Yeah, and a couple of things I want to just highlight in what you were saying, Brian, is that, one, that nugget of, it's not about the spending, it's not about the money, it's about the values, right? That's huge because money is just a representation of what we care about; how we spend our money is just a reflection of what we care about. And you want to be aligned on what you care about. The other thing is that you had the conversation at all, because I think there are so many people out there who are in relationships and there's this tension around money. And the short term easiest thing to do is just not talk about it or talk about it on a really surface level. And a huge part of compatibility, financial and otherwise, is this openness to discussion, to talking, to compromising, to planning, being able to have those conversations is a huge part of a relationship anywhere you are on the duration and intensity spectrum of relationships.

Bright Dickson (07:29):

And there has to be room along with those similar values, right? When you come to agreement on, "Here's what we care about from what I care about and you care about." There's also got to be room for those divergent interests, right? And I was thinking about a relationship that I was in a while ago and we were living together and I like, you value college football, right? I value a beautiful home.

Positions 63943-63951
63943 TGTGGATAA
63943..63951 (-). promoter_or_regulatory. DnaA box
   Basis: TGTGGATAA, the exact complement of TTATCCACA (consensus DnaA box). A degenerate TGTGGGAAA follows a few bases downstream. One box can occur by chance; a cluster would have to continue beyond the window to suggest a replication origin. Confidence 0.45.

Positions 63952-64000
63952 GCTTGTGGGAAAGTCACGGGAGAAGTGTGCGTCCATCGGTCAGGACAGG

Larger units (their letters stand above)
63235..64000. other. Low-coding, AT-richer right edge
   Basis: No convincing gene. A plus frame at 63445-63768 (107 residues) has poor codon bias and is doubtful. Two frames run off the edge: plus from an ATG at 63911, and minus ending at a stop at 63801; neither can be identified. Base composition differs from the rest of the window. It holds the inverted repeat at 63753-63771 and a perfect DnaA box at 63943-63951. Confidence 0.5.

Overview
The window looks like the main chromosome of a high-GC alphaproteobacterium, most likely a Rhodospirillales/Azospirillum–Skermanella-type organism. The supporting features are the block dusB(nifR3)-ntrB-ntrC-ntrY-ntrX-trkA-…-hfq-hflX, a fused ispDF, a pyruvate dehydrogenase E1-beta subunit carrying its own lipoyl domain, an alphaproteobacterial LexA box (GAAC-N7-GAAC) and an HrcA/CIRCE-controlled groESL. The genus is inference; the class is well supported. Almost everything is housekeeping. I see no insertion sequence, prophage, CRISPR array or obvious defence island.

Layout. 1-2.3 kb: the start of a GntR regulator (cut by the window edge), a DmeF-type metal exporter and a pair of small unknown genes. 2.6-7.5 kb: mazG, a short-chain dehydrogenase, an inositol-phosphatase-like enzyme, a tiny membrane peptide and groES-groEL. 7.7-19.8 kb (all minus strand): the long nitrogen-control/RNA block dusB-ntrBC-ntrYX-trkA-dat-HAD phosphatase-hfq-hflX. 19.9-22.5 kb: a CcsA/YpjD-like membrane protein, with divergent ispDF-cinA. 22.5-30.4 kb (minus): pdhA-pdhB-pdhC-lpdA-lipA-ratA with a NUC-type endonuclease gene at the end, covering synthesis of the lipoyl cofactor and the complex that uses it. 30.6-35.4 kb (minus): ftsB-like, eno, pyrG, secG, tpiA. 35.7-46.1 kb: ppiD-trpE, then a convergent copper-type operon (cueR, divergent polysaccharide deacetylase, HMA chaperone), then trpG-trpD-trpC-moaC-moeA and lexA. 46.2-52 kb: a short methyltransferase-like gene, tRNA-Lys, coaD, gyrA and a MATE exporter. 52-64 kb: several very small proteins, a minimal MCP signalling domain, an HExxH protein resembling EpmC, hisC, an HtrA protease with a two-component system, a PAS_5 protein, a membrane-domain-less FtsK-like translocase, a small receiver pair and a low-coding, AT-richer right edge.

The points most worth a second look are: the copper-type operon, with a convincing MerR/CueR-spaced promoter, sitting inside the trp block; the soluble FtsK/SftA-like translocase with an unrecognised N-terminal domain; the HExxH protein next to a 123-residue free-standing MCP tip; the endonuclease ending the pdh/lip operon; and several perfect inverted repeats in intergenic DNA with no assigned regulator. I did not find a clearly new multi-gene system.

Bright Dickson (07:53):

And I like my space to be a certain way, and I like to fiddle around with it and I like to buy stuff. And I like to spend money on creating a beautiful environment where I live. He was not so into that, and he didn't get what that was for me, how important it was, and it caused a lot of conflict; and part of the reason it caused conflict is that we couldn't really talk about it. And that relationship did not continue. I tried for a long time, but it did not continue. But you've got to be able to have this openness to conversation, and I think who your partner is, how they approach money, how you guys do that together, it impacts your own well-being, your family's well-being, the well-being of the people around you, the well-being of your partner. It's incredibly important.

Brian Ford (08:42):

Yeah, for sure, being open about money is important in a romantic relationship. Next, we'll talk about ways couples can strengthen their financial relationship so, if you're in a relationship, if you're married. And then we're going to shift gears and talk about how singles can start talking about money with their potential partners.